Aircraft leasing specialist Avolon to get $1.25bn for expansion

Dublin-based firm’s new parent, China’s HNA, will provide equity for growth

Domhnal Slattery, chief executive of Avolon: did not refer to specific acquisition targets, but he acknowledged that the company would have to buy other lessors if it is to double in size. Photograph: Eric Luke

Domhnal Slattery, chief executive of Avolon: did not refer to specific acquisition targets, but he acknowledged that the company would have to buy other lessors if it is to double in size. Photograph: Eric Luke

 

Aircraft leasing specialist Avolon is set to get $1.25 billion (€1.14bn) in funding from its new parent to kickstart an expansion that could see it buying one of its rivals over the medium term.

Dublin-based Avolon became part of Chinese aerospace giant HNA this month when that group’s leasing subsidiary, Bohai, completed a $2.6 billion (€2.38bn) purchase of the Irish company, which had been listed on the New York Stock Exchange.

It is understood that HNA intends to provide Avolon with $1.25 billion in fresh equity in the coming days to fund further growth at the company, which is destined to become the Chinese group’s core aircraft leasing business.

Avolon owns aircraft worth a total of $22 billion, but wants to double that to $40 billion-plus over the next five to seven years, through a combination of buying competitors and growing its own business.

The Irish company is seen as a potential suitor for US financier CIT’s aircraft leasing division, which has a $10 billion balance sheet. Closer to home, Avolon could also target another Dublin-headquartered lessor, Awas, which has $7.5 billion in assets.

Mergers and acquisitions

Domhnal Slattery

“We will have to pursue mergers and acquisitions if we are to arrive at that, but only if they are accretive and executable,” he said. Mr Slattery took part in a debate with Air Leasing Corporation’s chairman and chief executive, Steve Udvar-Hazy.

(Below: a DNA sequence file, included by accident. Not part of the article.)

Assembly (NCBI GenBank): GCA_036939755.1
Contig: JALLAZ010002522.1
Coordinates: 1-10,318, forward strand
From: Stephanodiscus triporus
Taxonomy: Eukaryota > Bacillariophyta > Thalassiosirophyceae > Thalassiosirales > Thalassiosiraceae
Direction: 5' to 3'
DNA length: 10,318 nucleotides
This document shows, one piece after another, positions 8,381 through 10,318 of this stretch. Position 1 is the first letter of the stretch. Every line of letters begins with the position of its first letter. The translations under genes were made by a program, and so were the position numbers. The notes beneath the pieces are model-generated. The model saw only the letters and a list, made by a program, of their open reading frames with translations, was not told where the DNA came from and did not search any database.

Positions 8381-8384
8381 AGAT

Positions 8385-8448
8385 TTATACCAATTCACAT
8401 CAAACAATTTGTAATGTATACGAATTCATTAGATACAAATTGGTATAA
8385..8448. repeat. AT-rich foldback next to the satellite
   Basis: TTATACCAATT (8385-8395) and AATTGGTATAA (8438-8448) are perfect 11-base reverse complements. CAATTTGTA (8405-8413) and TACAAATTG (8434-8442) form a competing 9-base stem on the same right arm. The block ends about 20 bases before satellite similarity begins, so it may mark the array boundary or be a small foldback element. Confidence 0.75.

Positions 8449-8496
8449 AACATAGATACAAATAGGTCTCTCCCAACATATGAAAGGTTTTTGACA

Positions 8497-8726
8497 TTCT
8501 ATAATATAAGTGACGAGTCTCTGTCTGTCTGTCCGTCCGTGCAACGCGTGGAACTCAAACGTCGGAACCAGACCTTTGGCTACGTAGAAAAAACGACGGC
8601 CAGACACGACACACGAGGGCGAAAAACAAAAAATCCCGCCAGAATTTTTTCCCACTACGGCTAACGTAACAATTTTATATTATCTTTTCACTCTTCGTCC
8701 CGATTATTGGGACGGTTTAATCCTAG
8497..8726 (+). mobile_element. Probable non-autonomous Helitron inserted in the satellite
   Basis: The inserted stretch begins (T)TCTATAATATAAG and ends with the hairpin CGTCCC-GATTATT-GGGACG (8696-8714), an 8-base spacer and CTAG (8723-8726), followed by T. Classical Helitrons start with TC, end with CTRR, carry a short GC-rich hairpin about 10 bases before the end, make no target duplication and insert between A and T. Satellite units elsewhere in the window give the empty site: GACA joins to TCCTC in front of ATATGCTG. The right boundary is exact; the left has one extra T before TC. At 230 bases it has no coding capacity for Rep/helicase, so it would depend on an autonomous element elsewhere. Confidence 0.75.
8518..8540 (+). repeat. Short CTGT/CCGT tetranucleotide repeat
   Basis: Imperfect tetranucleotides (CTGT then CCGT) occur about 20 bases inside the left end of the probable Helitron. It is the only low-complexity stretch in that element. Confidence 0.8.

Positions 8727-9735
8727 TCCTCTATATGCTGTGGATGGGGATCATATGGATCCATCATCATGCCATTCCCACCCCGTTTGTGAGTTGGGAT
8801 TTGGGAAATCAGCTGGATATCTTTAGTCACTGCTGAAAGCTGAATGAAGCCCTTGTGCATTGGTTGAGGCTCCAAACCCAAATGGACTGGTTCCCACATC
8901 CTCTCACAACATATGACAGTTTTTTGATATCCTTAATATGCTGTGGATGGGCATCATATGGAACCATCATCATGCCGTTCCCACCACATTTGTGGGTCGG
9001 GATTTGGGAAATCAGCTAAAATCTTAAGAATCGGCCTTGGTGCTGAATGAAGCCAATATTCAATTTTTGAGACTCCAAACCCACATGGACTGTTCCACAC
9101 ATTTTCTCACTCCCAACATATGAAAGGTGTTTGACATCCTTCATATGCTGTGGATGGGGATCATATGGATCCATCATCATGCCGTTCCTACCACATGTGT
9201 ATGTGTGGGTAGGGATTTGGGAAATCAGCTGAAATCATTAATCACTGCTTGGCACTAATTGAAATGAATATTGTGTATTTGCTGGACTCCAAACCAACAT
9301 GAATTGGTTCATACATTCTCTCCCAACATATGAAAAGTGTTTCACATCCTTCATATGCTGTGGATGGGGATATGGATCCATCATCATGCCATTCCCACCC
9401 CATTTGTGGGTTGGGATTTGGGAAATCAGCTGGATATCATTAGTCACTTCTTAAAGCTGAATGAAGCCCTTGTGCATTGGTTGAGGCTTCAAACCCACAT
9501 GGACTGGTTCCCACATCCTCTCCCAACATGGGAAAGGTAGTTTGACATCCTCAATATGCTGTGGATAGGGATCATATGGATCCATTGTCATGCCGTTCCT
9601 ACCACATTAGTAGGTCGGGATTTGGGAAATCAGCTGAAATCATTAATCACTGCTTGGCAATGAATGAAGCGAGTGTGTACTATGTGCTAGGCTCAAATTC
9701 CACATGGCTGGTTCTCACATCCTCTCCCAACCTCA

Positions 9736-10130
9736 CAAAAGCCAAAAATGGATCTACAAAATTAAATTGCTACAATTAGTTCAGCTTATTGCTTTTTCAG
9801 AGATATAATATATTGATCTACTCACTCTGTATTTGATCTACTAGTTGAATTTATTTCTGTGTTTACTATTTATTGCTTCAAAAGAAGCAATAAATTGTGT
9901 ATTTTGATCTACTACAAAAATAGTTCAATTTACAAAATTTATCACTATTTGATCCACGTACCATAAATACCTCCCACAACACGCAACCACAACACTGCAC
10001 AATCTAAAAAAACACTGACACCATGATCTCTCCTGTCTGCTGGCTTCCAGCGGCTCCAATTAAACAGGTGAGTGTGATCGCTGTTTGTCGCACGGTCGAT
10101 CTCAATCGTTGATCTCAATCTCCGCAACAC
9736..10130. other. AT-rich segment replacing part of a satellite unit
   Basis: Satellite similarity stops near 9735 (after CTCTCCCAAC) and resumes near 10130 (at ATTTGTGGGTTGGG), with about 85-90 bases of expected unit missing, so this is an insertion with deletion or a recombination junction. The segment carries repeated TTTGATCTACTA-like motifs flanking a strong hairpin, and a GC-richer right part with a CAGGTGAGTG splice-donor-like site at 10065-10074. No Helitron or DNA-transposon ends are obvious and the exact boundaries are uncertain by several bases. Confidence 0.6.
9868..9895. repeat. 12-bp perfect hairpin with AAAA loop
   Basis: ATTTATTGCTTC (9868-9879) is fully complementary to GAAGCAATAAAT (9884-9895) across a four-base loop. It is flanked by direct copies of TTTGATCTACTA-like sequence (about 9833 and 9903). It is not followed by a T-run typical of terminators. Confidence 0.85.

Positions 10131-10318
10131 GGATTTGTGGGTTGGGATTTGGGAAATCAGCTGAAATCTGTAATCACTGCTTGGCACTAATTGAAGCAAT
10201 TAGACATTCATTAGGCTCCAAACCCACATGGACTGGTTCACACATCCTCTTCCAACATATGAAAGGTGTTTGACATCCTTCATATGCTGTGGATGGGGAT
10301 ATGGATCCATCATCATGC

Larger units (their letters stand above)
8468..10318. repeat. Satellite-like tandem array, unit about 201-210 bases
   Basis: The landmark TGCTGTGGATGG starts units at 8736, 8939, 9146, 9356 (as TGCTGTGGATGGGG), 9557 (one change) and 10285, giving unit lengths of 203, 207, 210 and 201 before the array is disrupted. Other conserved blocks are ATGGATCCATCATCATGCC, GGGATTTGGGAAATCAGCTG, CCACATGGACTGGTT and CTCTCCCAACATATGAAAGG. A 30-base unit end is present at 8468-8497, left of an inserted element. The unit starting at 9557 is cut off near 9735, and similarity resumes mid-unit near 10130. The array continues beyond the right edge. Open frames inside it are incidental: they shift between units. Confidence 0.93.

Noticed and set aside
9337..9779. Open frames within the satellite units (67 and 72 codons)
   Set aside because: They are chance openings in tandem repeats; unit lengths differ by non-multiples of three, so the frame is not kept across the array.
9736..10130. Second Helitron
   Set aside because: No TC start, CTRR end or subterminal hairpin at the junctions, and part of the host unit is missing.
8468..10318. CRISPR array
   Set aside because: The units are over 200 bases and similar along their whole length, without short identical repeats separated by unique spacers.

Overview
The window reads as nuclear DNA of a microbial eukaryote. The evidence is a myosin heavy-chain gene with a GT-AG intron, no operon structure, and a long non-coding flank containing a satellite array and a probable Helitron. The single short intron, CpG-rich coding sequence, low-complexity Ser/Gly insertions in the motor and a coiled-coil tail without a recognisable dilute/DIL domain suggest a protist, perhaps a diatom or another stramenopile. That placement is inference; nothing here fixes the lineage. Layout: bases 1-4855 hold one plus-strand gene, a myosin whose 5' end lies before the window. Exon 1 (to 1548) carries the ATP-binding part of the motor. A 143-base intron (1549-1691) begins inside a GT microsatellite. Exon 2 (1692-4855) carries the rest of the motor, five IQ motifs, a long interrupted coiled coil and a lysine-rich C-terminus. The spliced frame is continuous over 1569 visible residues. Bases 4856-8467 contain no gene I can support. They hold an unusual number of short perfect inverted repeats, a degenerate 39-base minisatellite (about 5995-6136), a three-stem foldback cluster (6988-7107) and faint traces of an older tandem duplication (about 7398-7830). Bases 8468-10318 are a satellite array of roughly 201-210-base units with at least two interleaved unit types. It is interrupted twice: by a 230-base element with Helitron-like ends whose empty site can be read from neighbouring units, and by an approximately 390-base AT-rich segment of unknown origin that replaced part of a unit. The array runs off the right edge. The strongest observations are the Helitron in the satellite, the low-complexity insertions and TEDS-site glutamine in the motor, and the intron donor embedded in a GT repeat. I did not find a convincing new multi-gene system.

Mr Slattery established Avolon in 2010 with the backing of a number of private equity investors. Last November, the company said that it expected to have delivered aircraft worth a total of $1.65 billion to its airline customers in 2015. It also had orders for a further $800 million for this year.

Avolon raised $1.6 billion when it launched on the New York Stock Exchange in December 2014. Chinese player Avic approached it with a $30 a-share offer just eight months later, in August. However, Bohai subsequently trumped this with a $31 a-share bid.

Company valuation

Meanwhile, another speaker at the Airfinance conference, Bjorn Kjos, chief executive of Norwegian Air, which has based a low-cost, long-haul airline in the Republic, suggested that his company would be interested in partnerships with carriers such as Ryanair and Easyjet to extend its European network.

“We will definitely look at co-operating with other low-cost players,” he said. Norwegian has launched flights from the continent to the Middle East, southeast Asia and the US .

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